Surge in mortgages push Canadian consumer debt levels higher
Mortgage surge pushes consumer debt levels higher
With the real estate boom in Canada, the surge in mortgage borrowing is raising consumer debt levels higher despite credit card balances being at their lowest point in six years. New mortgage borrowing rose 41 per cent in the first quarter compared to the same time in 2020, according to a release from Equifax Inc. The increase in the number and size of mortgages Canadians are taking on brought the country’s outstanding consumer debts to nearly $2.1 trillion.
Do you trust your financial advisor?
A new survey from Ernst & Young’s shows many investors are wary of their financial advisors. Ernst & Young’s Global Wealth Research Report found that almost 44 per cent of respondents worry about hidden costs when working with their wealth managers. Despite the lack of trust, three-quarters of Canadian investors think their advisors provide value for the fees they pay.
Gen Z workers excited to get back to the office
With Canada’s economy slowly starting to reopen, different generations of Canadian’s are more excited about a return to in-office work than others. A survey conducted by Angus Reid on behalf of ADP Canada found 36 per cent of Gen Z workers are eager to get back into the office where as only 26 per cent of Baby Boomer’s said the same. Despite sentiments around returning to work differing for each group, four-in-ten respondents across all ages found an increase in their stress levels during the pandemic even when working from home.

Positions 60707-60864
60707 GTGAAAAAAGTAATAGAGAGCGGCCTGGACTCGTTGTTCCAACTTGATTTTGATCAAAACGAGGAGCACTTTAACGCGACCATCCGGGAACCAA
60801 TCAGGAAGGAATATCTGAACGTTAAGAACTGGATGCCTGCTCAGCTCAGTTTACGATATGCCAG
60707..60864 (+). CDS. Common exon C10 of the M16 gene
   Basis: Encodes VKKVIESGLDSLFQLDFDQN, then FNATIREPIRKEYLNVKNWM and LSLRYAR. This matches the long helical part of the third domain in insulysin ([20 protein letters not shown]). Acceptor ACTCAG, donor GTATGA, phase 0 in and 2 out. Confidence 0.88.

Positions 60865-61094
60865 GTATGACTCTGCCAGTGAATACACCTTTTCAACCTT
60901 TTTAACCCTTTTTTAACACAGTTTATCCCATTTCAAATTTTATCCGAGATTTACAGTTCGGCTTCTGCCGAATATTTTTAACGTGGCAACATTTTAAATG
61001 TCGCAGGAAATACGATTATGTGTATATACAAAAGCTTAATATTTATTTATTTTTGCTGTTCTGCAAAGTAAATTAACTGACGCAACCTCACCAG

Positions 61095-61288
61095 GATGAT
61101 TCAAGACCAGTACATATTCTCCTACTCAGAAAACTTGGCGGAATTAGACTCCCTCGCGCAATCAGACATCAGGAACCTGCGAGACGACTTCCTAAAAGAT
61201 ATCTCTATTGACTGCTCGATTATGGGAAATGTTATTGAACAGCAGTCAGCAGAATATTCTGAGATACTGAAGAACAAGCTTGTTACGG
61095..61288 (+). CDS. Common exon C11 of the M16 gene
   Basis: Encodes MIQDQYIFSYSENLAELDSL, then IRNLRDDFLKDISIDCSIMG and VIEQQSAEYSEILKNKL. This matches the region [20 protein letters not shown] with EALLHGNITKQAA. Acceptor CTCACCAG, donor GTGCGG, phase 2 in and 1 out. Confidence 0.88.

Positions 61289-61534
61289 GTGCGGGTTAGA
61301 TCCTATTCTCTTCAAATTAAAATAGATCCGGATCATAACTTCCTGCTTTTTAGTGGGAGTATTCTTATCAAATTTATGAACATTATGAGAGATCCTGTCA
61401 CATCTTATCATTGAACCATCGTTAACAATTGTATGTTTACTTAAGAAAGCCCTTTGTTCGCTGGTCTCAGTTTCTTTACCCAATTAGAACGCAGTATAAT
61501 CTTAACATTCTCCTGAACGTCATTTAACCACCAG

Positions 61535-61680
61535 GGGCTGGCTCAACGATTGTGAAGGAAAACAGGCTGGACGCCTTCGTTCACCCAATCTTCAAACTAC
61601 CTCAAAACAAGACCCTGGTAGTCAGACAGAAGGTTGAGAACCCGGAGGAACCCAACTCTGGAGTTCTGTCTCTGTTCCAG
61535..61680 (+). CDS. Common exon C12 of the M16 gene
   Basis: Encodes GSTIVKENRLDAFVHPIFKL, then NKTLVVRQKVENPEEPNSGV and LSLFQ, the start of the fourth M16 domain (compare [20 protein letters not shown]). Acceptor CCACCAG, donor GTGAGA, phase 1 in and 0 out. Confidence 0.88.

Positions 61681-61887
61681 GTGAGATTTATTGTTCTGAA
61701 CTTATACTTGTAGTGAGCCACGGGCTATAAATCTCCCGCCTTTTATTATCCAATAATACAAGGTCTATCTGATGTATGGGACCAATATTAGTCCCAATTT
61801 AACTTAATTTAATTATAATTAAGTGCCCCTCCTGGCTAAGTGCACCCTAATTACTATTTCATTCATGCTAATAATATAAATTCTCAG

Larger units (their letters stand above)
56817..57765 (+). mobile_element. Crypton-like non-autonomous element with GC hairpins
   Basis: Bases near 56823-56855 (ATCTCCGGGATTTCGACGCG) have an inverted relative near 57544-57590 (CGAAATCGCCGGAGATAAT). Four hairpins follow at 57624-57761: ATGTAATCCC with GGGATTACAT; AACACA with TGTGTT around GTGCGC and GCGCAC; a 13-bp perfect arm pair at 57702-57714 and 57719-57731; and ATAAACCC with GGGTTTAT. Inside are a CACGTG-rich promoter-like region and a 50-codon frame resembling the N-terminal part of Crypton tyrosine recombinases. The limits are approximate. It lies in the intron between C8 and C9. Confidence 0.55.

Canadians see boost to net worth thanks to housing
If you own a home during the pandemic, your net worth probably just went up. According to a report from Statistics Canada, the net worth of households in the country increased by about $770 billion in the first three months of 2021. This is largely due to rising home prices seen across the country. The data shows mostly homeowners and older Canadians saw an increase to their net worth. The wealth of renters was up $43 billion where homeowners accounted for almost all of the first quarter gains.
No hurry back to Bay Street
While some Wall Street CEOs are eager to get their employees back to work, Bay Street executives are in no rush to bring in the cavalry. Some are finding the switch to be more efficient, profitable and better for employees. Manulife Financial Corp. Chief Executive Officer Roy Gori says he found remote work to be “incredibly” effective and plans to allow some of it when the pandemic is over.
“It doesn’t matter who gets the best job or buys the first house. What does drive financial success? Finding a role model early in your life,” – CTV’s Chief Financial Commentator Pattie Lovett-Reid.